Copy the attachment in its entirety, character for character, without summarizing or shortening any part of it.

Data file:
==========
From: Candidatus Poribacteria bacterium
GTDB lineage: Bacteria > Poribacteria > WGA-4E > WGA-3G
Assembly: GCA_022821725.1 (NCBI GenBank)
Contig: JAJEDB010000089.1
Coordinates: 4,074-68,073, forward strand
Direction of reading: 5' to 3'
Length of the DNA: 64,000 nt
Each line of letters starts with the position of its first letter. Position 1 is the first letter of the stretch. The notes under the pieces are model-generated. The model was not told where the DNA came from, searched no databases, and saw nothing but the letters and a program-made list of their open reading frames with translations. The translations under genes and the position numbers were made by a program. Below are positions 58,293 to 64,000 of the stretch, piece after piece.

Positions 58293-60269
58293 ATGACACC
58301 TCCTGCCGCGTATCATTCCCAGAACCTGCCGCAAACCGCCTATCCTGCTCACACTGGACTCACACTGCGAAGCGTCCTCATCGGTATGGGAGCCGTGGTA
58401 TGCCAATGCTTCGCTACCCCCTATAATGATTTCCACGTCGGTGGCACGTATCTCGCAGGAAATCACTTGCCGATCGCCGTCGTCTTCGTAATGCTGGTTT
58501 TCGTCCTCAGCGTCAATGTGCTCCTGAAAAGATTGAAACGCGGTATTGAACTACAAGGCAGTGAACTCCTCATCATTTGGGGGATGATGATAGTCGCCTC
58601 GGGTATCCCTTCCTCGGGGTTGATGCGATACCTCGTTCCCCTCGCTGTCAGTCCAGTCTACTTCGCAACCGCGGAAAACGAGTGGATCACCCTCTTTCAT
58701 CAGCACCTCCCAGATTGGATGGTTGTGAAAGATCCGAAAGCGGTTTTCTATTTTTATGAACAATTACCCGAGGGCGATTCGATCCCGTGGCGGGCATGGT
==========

From: Candidatus Poribacteria bacterium
GTDB lineage: Bacteria > Poribacteria > WGA-4E > WGA-3G
Assembly: GCA_022821725.1 (NCBI GenBank)
Contig: JAJEDB010000089.1
Coordinates: 4,074-68,073, forward strand
Direction of reading: 5' to 3'
Length of the DNA: 64,000 nt
Each line of letters starts with the position of its first letter. Position 1 is the first letter of the stretch. The notes under the pieces are model-generated. The model was not told where the DNA came from, searched no databases, and saw nothing but the letters and a program-made list of their open reading frames with translations. The translations under genes and the position numbers were made by a program. Below are positions 58,293 to 64,000 of the stretch, piece after piece.

Positions 58293-60269
58293 ATGACACC
58301 TCCTGCCGCGTATCATTCCCAGAACCTGCCGCAAACCGCCTATCCTGCTCACACTGGACTCACACTGCGAAGCGTCCTCATCGGTATGGGAGCCGTGGTA
58401 TGCCAATGCTTCGCTACCCCCTATAATGATTTCCACGTCGGTGGCACGTATCTCGCAGGAAATCACTTGCCGATCGCCGTCGTCTTCGTAATGCTGGTTT
58501 TCGTCCTCAGCGTCAATGTGCTCCTGAAAAGATTGAAACGCGGTATTGAACTACAAGGCAGTGAACTCCTCATCATTTGGGGGATGATGATAGTCGCCTC
58601 GGGTATCCCTTCCTCGGGGTTGATGCGATACCTCGTTCCCCTCGCTGTCAGTCCAGTCTACTTCGCAACCGCGGAAAACGAGTGGATCACCCTCTTTCAT
58701 CAGCACCTCCCAGATTGGATGGTTGTGAAAGATCCGAAAGCGGTTTTCTATTTTTATGAACAATTACCCGAGGGCGATTCGATCCCGTGGCGGGCATGGT